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"Touch Screen Voting Isn't the Right Answer" Balt.Sun-This is really good!

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Amaryllis Donating Member (1000+ posts) Send PM | Profile | Ignore Sat Apr-01-06 12:26 AM
Original message
"Touch Screen Voting Isn't the Right Answer" Balt.Sun-This is really good!
Edited on Sat Apr-01-06 12:27 AM by Amaryllis
Touch-screen voting isn't the right answer
By John Schneider

Originally published March 31, 2006

A debate over the use of electronic voting machines in Maryland generally has focused on words such as "security," "interpretive code" and "hacking."

The arguments tend to pit the reliability and safety of one machine against the other and compare the veracity and experience of expert vs. expert. They are earnestly written, articulately defended and, in many cases, factually accurate.

Unfortunately, they are also largely beside the point.

This isn't surprising: There are powerful commercial and political interests vying for the upper hand, with much prestige and profit at stake. Still, the debate has been incorrectly framed, and voters are the poorer for it.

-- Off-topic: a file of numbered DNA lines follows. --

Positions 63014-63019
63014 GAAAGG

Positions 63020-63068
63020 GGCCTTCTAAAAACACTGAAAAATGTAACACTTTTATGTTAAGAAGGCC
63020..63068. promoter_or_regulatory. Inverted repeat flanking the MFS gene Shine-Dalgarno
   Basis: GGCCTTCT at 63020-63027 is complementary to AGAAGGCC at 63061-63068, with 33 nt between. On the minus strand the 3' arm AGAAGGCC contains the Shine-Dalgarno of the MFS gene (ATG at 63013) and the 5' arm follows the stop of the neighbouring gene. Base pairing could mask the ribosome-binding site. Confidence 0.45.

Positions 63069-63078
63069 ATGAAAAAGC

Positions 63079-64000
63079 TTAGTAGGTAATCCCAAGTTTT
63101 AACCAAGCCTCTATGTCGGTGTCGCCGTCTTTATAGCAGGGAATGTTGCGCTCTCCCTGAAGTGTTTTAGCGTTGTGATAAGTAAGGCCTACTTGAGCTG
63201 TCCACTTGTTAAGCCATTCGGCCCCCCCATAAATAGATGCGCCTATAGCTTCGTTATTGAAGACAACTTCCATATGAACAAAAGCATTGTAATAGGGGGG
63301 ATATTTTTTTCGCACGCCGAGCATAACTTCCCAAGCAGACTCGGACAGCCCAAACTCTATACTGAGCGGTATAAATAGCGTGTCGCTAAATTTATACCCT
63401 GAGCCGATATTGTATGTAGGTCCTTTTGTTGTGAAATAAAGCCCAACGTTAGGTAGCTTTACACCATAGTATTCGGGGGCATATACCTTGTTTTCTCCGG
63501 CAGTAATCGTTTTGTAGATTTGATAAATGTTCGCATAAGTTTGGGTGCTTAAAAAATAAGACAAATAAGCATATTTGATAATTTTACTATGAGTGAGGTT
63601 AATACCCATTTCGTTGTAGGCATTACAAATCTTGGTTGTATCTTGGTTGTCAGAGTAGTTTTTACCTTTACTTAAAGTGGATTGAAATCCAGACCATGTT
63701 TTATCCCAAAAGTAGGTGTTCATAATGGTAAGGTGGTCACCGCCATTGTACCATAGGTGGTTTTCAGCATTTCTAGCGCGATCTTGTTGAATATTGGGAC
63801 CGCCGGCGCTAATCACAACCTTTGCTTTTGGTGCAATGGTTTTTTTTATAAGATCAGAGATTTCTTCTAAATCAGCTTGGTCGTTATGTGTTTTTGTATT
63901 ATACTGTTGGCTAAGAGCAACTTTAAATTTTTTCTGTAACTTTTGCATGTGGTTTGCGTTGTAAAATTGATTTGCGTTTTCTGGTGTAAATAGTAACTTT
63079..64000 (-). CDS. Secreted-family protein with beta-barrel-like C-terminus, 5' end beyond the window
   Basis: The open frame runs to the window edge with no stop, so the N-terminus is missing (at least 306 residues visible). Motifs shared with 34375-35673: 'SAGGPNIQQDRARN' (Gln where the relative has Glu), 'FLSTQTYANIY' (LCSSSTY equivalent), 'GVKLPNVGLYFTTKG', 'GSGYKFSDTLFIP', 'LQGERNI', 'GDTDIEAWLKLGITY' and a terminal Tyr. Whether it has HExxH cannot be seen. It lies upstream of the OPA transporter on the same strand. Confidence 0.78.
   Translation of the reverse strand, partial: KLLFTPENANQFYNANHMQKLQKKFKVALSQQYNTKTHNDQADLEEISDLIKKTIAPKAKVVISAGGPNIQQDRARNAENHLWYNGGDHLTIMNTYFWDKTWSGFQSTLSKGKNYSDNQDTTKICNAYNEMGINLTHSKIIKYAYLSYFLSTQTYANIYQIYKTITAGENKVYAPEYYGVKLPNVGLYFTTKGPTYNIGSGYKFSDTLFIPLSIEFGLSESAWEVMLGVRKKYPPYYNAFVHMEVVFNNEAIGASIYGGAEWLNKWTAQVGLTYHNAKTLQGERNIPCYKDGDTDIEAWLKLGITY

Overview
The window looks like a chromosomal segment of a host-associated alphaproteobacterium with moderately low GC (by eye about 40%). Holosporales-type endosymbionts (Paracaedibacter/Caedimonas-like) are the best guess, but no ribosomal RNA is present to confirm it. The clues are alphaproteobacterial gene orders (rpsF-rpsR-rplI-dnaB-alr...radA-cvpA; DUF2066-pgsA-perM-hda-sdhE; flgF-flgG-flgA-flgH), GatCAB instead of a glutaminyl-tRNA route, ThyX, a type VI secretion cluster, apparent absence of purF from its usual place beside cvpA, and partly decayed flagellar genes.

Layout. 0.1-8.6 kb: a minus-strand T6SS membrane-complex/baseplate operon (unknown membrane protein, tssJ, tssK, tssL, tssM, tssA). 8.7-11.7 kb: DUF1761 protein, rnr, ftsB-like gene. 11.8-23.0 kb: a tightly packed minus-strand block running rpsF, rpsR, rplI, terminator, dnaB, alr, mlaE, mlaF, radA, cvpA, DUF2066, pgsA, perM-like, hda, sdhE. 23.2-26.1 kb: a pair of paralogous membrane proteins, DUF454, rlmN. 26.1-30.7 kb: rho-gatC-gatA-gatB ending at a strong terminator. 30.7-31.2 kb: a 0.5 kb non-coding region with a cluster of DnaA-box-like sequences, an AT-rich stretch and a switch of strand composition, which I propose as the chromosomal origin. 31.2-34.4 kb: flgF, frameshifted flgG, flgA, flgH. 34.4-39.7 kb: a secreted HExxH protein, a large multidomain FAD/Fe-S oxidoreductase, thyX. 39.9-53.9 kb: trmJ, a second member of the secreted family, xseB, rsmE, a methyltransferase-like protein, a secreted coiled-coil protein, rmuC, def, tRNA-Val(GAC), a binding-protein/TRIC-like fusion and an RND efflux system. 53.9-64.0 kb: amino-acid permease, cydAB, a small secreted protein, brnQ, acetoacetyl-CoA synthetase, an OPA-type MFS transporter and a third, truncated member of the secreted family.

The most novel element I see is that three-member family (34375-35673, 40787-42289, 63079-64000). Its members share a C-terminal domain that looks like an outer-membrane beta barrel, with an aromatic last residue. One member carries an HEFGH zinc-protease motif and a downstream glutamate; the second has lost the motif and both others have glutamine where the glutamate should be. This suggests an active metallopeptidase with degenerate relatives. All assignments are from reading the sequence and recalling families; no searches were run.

The problem is this: When discussing the integrity of any data storage, processing and retrieval system, the term "secure" is a misnomer. In the realm of computer science, there is no such standard, no such definition. One can only describe the precautions taken and the recovery plan if the system is breached.

More: http://tinyurl.com/kfygw
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kster Donating Member (1000+ posts) Send PM | Profile | Ignore Sat Apr-01-06 12:46 AM
Response to Original message
1. Elevated article,
as far as getting to the real problem with these vote stealing machines.



I like this Fact.

"The last point has been lost in the debate and needs to be reintroduced. As much as we would like to believe assurances that our machines are infallible (because most of us don't have the experience to determine this ourselves), we will have given up the right to know whether our vote was true if our recovery plan consists solely of trusting the technology masters".

K&R......nt
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Land Shark Donating Member (1000+ posts) Send PM | Profile | Ignore Sat Apr-01-06 01:01 AM
Response to Reply #1
3. Great to know that the inappropriateness of trust is a principle that
doesn't just come from the Constitutional perspective, but from the computer perspective as well.

Its the checks and balances, stupid. Not trust.
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kster Donating Member (1000+ posts) Send PM | Profile | Ignore Sat Apr-01-06 01:22 AM
Response to Reply #3
4. Amen........nt
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Land Shark Donating Member (1000+ posts) Send PM | Profile | Ignore Sat Apr-01-06 01:00 AM
Response to Original message